KYIV, Ukraine — After hours of deliberation, the leaders of France, Germany, Russia and Ukraine reached a deal early Thursday in Minsk on an agreement they hope will finally bring peace to eastern Ukraine.
At first glance, it’s a much-needed commitment on paper to end a 10-month-long war that’s claimed more than 5,300 lives and ravaged a large block of territory.
But many critics are already slamming the deal as decisively pro-Russian, one that provides both Moscow and the separatists with ample room for exploitation.
There are a few potential loopholes in the 13-point document — known colloquially as “Minsk II,” since it’s the second such ceasefire agreement — that may still make life difficult for the government in Kyiv.
Here's a closer look:
Fighting is still allowed until Sunday
Officially, the ceasefire will take effect at midnight on Feb. 15. That leaves at least two full days of potential fighting ahead.
That means rebels can continue their ongoing offensive and snatch the key road and railway hub of Debaltseve, which has become the focal point of the conflict in recent weeks as rebels have sought to push out their borders.
Russian President Vladimir Putin himself even hinted that Ukrainian forces, practically encircled by rebel fighters in the town of around 25,000, should lay down their arms.
It also doesn’t help that military officials here claimed on Thursday — though without confirmation — that 50 Russian tanks rolled across the border into Ukraine as leaders were discussing the ceasefire in Minsk.
A ceasefire, a prisoner exchange, a withdrawal of heavy weapons, and "a great deal of tension." September redux. Will it work this time?— Roland Oliphant (@RolandOliphant) February 12, 2015
Ukraine regains control of its border — with one major catch
A key element that’s made this conflict so deadly is the vast, porous border between Russia and Ukraine, through which countless pieces of military machinery and — according to Ukrainian and Western officials, at least — Russian soldiers have freely flowed.
Thursday’s agreement hands full control over Ukraine’s border with Russia back to the Kyiv authorities. But that’s only after it holds local elections in the war-torn Donetsk and Luhansk regions and passes sweeping constitutional reforms that transfer significant powers to those two regions by the end of the year.
That’s easier said than done, especially since reaching a political agreement that satisfies both sides will be exceedingly difficult. In the past, separatists have demanded everything from greater autonomy to full independence, while Ukrainian President Petro Poroshenko has made it clear that “decentralization” is the furthest he’s willing to go.
Decentralization would grant significant privileges to the regions, such as language rights and their own law enforcement organs. Yet it stops short of “federalization” — an option the Kremlin pushed early on in the conflict, but one which Kyiv officials say would lead to the further break-up of the country.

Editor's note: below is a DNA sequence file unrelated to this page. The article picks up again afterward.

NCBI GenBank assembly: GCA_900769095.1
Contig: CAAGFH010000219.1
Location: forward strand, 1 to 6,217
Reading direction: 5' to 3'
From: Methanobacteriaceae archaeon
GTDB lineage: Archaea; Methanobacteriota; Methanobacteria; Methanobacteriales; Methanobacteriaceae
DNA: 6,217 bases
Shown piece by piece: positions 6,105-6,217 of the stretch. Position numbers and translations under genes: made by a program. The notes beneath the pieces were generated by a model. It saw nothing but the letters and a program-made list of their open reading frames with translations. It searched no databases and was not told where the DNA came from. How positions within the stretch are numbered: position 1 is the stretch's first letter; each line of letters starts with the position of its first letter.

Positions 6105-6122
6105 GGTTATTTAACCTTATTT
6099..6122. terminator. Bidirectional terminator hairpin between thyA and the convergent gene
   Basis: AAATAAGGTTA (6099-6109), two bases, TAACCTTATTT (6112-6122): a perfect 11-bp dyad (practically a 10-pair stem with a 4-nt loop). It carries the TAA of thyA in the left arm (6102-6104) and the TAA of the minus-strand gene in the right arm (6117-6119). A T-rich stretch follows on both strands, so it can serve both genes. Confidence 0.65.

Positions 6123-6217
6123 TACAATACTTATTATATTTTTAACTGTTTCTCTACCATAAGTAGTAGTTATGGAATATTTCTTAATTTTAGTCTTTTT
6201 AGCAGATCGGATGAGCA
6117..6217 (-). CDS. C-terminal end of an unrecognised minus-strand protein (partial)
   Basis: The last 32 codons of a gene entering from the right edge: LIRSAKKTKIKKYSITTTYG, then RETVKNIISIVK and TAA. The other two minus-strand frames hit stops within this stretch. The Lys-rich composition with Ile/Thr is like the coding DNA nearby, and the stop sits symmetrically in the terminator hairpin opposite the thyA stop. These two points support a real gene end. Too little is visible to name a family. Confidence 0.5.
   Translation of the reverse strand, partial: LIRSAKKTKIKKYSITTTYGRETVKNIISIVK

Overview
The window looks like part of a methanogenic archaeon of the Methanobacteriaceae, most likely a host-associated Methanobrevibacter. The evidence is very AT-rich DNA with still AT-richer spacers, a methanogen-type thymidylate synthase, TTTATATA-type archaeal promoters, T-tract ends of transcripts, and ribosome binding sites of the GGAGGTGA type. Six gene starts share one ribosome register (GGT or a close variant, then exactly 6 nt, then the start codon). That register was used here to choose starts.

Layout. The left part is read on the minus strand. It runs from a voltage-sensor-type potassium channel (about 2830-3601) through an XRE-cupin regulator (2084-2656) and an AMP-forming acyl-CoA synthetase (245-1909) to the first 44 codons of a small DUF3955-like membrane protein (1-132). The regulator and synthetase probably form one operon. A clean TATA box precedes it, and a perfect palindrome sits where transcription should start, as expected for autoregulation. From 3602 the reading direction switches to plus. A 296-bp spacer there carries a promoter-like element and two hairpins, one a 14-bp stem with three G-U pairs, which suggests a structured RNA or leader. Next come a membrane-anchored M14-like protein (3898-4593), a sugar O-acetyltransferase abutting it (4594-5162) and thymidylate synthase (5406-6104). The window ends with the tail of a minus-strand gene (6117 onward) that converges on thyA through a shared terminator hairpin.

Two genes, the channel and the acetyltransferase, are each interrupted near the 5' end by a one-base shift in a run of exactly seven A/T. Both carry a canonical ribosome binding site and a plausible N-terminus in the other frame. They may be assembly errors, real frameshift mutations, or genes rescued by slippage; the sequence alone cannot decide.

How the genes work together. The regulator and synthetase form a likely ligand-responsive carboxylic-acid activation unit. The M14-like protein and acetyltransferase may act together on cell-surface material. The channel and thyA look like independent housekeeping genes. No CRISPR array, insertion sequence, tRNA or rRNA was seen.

It’s also unclear just how the final administrative borders will be drawn in those regions, even after they’re granted special status. Some analysts believe the Kremlin can manipulate this as it sees fit.
“This is a time bomb under today's deal that Russia could detonate at any moment if it is unhappy with Ukraine's compliance with the rest of the terms,” Bloomberg columnist Leonid Bershidsky noted on Thursday.
It allows for prisoner swaps — but maybe not for the highest-profile one
A positive aspect of the deal is a provision that allows for an “all-for-all” prisoner exchange to be completed no later than five days after the pullback of heavy weaponry from the front lines.
This is likely good news for the families of combatants on both sides, whose relatives have been captured and held for days, weeks or months on end.
But that may not be the case for Nadiya Savchenko. She’s a Ukrainian military pilot whom rebels detained last summer and spirited away to Russia to face charges over her alleged involvement in the conflict deaths of two Russian journalists.
Savchenko is currently on trial in Moscow, where she’s spent more than 60 days on a hunger strike in protest. She’s become something of a folk hero and a symbol of Moscow’s alleged meddling in the conflict.
Poroshenko expressed hopes in Minsk that Savchenko would be freed under the accord, but his Russian partners don’t seem to agree.
“The method for automatically freeing a person accused of participating in murder, in this case of a Russian journalist, does not exist,” Alexei Pushkov, the head of Russia’s parliamentary committee on international affairs, told journalists Thursday.
Even one of her lawyers, Mark Feygin, says her release is not exactly a done deal.
“The situation has been clarified,” he wrote. “Savchenko’s case formally continues. It will conclude in a formal procedural manner. At least Savchenko’s innocence is obvious.”
But good news: Ukraine has received a massive financial bailout
News of the ceasefire agreement was joined by a fresh pledge by Western creditors of a whopping $40 billion loan to the Kyiv government, more than $17.5 billion of which will come from the International Monetary Fund (IMF).
This couldn’t have come at a better time. Ukraine’s economy is sputtering toward default, hampered in large part by spending some $8 million per day on the war.
But it’s uncertain whether this was a tradeoff that will pay dividends in the long run.
Ukraine gets cash. Russia gets land.— ian bremmer (@ianbremmer) February 12, 2015